It is possible to put a positive load line on a power supply with a handful of inexpensive parts. In many cases, the added complexity of this circuit is small compared to remote sensing, and it is safer.
Figure 3 shows the measured performance of this circuit.
There are three curves: the uncorrected Vo with 0.25 Ohms of resistance of the cable, the power supply output with cable drop compensation, and the load voltage with cable drop compensation. The uncomp Vo curve shows that, without cable drop compensation, the output voltage would fall outside a 5 percent window. The comp PS Vo curve shows the output of the power supply with cable compensation ranges about 600 mV over a 2.5-amp load current range.
The no-load voltage regulation point is 4.92 volts compared to a desired 5.00 volts, for an error of about 1.6 percent. This is less than the potential worst-case error. The significant error terms are reference accuracy (0.7 percent), divider resistors R4 and R7 (1.6 percent with 1 percent resistors), and U4A offset voltage (0.3 percent). The comp cable Vo curve shows the voltage at the end of the cable connected to the load with cable compensation. The goal of 5 percent accuracy is easily achieved with this approach.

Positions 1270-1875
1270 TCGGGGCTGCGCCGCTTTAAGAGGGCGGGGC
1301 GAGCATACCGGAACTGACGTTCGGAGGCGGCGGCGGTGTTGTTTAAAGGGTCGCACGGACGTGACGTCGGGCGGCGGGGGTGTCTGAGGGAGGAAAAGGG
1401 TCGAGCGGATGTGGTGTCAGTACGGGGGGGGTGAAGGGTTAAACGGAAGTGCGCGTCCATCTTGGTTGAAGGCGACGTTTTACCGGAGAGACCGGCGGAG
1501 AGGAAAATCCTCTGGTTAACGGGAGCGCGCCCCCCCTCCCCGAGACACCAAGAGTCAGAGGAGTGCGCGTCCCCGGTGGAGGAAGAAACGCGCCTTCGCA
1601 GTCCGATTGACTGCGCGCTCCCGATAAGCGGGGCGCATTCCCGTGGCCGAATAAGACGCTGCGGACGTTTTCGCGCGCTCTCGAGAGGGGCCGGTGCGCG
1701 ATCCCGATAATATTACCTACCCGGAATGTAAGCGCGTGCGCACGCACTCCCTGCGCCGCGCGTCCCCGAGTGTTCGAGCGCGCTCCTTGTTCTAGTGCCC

To summarize, it is possible to put a positive load line on a power supply with a handful of inexpensive parts. In many cases, the added complexity of this circuit is small compared to remote sensing. Furthermore, it is safer due to concerns over fault conditions with the remote sense connections. The impact on the loop compensation is minor as long as the current sense connection is on the downstream side of the output capacitor.
Please join us for the next Power Tip, where we will look at the implication of envelope tracking on supplies.
Check out TI Power Lab Notes for a designer's perspective on his power supply designs. For more information about this and other power solutions, visit: www.ti.com/power-ca.